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Intergovernmental Panel on Climate Change (IPCC) Chairman Rajendra Pachauri (L) comments on the U.N. IPCC Climate Report presentation during a news conference in Stockholm, September 27, 2013. REUTERS/Jessica Gow/TT News Agency Intergovernmental Panel on Climate Change (IPCC) Chairman Rajendra Pachauri (L) comments on the U.N. IPCC Climate Report presentation during a news conference in Stockholm, September 27, 2013. REUTERS/Jessica Gow/TT News Agency  

Scientists say IPCC puts politics before science, needs reform

Scientists and academics who have taken part in major international and domestic climate assessments say that politics and alarmism need to be taken out of the study on global warming.

A panel of climate experts are telling the House Science Committee that politics often gets in the way of good science at the Intergovernmental Panel on Climate Change (IPCC), as well as in the U.S. government’s own climate research.

Climate scientists and researchers who dissent even slightly from the talking points of politicians and environmental groups are intimidated and ostracized, said one congressional witness. Politics, the witness said, takes a lead role over science in the study of global warming.

“Academics who research climate change out of curiosity but find less than alarming things are ignored, unless they rise to prominence in which case they are harassed and smeared,” said Richard Tol, an economics professor at the University of Sussex.

Tol gained notoriety when reports came out that he removed his name from the IPCC’s fifth climate assessment because it had become too “alarmist”. Since then Tol says he has been attacked by environmentalists and left-leaning media for not agreeing that global warming would bring catastrophe.

“Governments nominate academics to the IPCC – but we should be clear that it is often the environment agencies that do the nominating,” Tol said in his written testimony, adding that it’s “rare that a government agency with a purely scientific agenda takes the lead on IPCC matters.”

“As a result, certain researchers are promoted at the expense of more qualified colleagues,” Tol said. “Other competent people are excluded because their views do not match those of their government. Some authors do not have the right skills or expertise, and are nominated on the strength of their connections only.”

Tol’s concerns were echoed by fellow panelist Dr. Michael Oppenheimer of Princeton University. Oppenheimer is far from a climate skeptic and has participated in IPCC assessments for decades.

While Oppenheimer says the IPCC has done many great things, he agrees that there needs to be reforms to increase transparency and openness of the organization’s process. Oppenheimer did, however, say that IPCC reports’ “Summary for Policymakers” (SPM) sections are effectively approved by governments that can distort the scientific findings.

“In the end, the SPM is approved by governments,” Oppenheimer said in his testimony before Congress. “Admittedly, the SPM approval process is imperfect.”

Oppenheimer added that “there have been occasions where government interventions, by causing omissions, have diluted IPCC findings.”

House Republicans have become increasingly interested in the scientific process at the IPCC and in the U.S. government after numerous reports have come out that governments have been lobbying the IPCC to omit some details or emphasize others in their climate reports.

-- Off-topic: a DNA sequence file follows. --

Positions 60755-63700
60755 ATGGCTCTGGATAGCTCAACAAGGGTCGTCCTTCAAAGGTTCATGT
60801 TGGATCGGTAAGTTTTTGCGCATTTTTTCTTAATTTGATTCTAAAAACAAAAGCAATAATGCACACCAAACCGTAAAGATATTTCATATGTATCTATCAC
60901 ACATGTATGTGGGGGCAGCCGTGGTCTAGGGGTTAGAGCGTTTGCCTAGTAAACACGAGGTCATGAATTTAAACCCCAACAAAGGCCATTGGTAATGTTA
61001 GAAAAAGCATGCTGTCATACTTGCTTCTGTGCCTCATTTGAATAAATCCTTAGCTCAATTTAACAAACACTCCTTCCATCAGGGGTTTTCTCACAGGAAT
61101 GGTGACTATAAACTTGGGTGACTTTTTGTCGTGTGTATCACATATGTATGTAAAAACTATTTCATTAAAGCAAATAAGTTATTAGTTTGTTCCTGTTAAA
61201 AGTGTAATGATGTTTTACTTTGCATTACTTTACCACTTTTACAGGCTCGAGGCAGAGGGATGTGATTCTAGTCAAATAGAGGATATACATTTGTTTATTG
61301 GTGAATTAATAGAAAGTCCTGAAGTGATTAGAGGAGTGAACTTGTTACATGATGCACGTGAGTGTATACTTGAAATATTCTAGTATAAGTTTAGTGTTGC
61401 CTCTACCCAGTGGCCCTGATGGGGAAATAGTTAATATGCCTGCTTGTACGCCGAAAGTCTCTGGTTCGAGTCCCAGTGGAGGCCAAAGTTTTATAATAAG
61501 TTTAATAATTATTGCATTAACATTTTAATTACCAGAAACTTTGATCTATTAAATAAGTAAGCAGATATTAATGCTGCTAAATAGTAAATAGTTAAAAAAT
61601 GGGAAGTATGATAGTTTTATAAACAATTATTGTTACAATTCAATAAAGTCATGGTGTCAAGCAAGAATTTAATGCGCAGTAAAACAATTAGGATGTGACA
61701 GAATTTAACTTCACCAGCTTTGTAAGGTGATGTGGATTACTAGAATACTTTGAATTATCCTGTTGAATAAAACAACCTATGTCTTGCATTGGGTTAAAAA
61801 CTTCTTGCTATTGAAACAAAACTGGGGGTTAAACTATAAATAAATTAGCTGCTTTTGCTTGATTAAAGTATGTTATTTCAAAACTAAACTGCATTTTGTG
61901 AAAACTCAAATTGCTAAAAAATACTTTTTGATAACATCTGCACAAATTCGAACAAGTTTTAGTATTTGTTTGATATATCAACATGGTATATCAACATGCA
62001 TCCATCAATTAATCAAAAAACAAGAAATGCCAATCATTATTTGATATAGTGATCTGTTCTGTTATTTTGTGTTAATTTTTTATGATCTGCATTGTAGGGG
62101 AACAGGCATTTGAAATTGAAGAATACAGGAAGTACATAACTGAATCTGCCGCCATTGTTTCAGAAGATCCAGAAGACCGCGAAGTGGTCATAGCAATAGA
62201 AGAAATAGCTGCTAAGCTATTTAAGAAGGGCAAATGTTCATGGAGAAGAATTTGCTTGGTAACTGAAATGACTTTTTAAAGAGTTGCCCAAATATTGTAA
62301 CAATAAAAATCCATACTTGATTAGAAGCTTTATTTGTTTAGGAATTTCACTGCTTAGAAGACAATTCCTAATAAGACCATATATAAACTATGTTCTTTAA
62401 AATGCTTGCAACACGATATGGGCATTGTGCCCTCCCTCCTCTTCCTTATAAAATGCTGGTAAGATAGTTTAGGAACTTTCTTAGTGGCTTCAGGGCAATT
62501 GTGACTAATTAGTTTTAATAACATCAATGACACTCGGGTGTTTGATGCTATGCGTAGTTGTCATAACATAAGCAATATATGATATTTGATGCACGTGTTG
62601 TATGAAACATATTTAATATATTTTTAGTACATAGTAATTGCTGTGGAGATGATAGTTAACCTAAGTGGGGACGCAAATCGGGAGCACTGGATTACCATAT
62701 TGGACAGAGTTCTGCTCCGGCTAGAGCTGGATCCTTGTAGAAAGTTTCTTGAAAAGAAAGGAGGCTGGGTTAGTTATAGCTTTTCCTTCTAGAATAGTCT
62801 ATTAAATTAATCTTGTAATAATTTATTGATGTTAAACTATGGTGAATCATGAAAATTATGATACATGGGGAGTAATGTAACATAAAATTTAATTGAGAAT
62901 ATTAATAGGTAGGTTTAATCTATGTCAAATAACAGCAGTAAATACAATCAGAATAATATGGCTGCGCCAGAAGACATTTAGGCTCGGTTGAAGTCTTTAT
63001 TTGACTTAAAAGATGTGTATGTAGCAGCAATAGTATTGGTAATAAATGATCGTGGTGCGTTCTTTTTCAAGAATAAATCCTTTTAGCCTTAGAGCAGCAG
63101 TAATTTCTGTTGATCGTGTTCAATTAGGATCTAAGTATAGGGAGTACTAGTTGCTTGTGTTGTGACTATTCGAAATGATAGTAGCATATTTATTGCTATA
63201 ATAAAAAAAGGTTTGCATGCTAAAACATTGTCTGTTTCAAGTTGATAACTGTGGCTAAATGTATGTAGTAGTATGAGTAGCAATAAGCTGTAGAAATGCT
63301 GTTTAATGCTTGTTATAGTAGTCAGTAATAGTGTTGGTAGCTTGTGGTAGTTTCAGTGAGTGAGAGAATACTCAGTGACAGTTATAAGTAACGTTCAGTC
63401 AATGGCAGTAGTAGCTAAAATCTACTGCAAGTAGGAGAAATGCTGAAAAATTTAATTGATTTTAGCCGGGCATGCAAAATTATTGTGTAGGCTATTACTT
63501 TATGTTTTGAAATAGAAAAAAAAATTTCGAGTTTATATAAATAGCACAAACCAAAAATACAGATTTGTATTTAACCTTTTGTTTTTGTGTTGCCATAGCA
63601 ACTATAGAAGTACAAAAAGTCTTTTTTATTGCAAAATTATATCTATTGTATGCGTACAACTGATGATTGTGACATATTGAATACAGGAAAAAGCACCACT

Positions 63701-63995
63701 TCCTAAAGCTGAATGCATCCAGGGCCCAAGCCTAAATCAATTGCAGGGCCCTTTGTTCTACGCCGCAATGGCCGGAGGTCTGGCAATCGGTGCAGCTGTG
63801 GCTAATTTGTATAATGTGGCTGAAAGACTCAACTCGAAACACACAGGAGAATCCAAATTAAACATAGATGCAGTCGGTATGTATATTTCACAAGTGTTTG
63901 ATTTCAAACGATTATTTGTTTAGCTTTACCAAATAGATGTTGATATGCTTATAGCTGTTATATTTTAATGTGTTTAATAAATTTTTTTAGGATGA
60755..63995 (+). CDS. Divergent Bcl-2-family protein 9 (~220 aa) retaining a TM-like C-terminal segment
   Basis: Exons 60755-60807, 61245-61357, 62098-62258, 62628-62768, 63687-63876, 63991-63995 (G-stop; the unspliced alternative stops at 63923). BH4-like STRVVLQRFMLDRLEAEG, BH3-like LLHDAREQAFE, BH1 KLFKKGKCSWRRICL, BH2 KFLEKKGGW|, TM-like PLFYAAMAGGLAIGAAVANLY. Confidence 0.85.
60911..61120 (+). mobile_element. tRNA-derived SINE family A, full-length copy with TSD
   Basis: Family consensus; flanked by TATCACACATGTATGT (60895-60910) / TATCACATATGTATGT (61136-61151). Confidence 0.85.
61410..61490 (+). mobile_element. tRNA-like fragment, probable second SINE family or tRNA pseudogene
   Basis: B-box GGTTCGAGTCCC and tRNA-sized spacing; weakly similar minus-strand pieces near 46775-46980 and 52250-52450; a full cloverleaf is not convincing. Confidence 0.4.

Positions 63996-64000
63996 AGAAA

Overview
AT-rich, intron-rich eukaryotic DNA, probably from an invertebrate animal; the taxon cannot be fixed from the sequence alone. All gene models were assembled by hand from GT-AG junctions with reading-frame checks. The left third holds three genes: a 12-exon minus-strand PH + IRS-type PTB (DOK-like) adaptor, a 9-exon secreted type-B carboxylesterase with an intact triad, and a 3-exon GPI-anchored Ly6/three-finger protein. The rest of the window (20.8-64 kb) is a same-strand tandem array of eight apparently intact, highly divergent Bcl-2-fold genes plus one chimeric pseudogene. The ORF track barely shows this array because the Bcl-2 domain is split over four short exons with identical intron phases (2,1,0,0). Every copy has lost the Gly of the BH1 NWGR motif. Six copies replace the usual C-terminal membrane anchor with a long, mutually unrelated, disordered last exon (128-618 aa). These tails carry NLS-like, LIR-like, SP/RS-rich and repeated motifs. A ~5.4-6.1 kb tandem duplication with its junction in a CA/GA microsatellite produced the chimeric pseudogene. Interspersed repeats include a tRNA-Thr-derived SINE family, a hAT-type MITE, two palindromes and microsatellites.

“Not all IPCC authors are equal,” Tol told Congress. “Some hold positions of power in key chapters, others subordinate positions in irrelevant chapters. The IPCC leadership has in the past been very adept at putting troublesome authors in positions where they cannot harm the cause.”

Numerous reports have also come out about skeptical climate scientists being bullied or intimidated because of their affiliations and dissenting views.

Recently, Swedish meteorologist Lennart Bengtsson was forced to leave the U.K.’s Global Warming Policy Foundation, a science nonprofit that is skeptical of the notion that global warming will catastrophic.

“I received emails from colleagues all over the world telling me it was a ‘questionable’ group,” he told the U.K.’s Daily Mail. “But what made me the most upset was when a colleague from the U.S. resigned as co-author of a paper, simply because I was involved.”

Bengtsson claimed he also had an upcoming study rejected by a prominent scientific journal for political reasons.

“The problem we have now in the scientific community is that some scientists are mixing up their scientific role with that of climate activist,” Bengtsson told the U.K. Times.

According to Tol, this sort of treatment of dissenting scientists is not uncommon, as those who don’t toe the line on global warming are smeared by activist groups and the media.

“Other eminent meteorologists have been treated like Bengtsson was… merely for sticking to the academic literature, as reflected by the IPCC, that there is no statistical evidence that the impact of natural disaster has increased because of climate change,” Tol said.

“If similar-minded people come together, they often reinforce each others’ prejudices,” Tol said. “The IPCC should deploy the methods developed in business management and social psychology to guard against group think.”

Update: Texas Republican Rep. Lamar Smith said the Obama administration “should stop trying to scare Americans and then impose costly, unnecessary regulations on them. The President says there is no debate. Actually the debate has only just begun. When assessing climate change, we need to make sure that findings are driven by science, not an alarmist, partisan agenda.”

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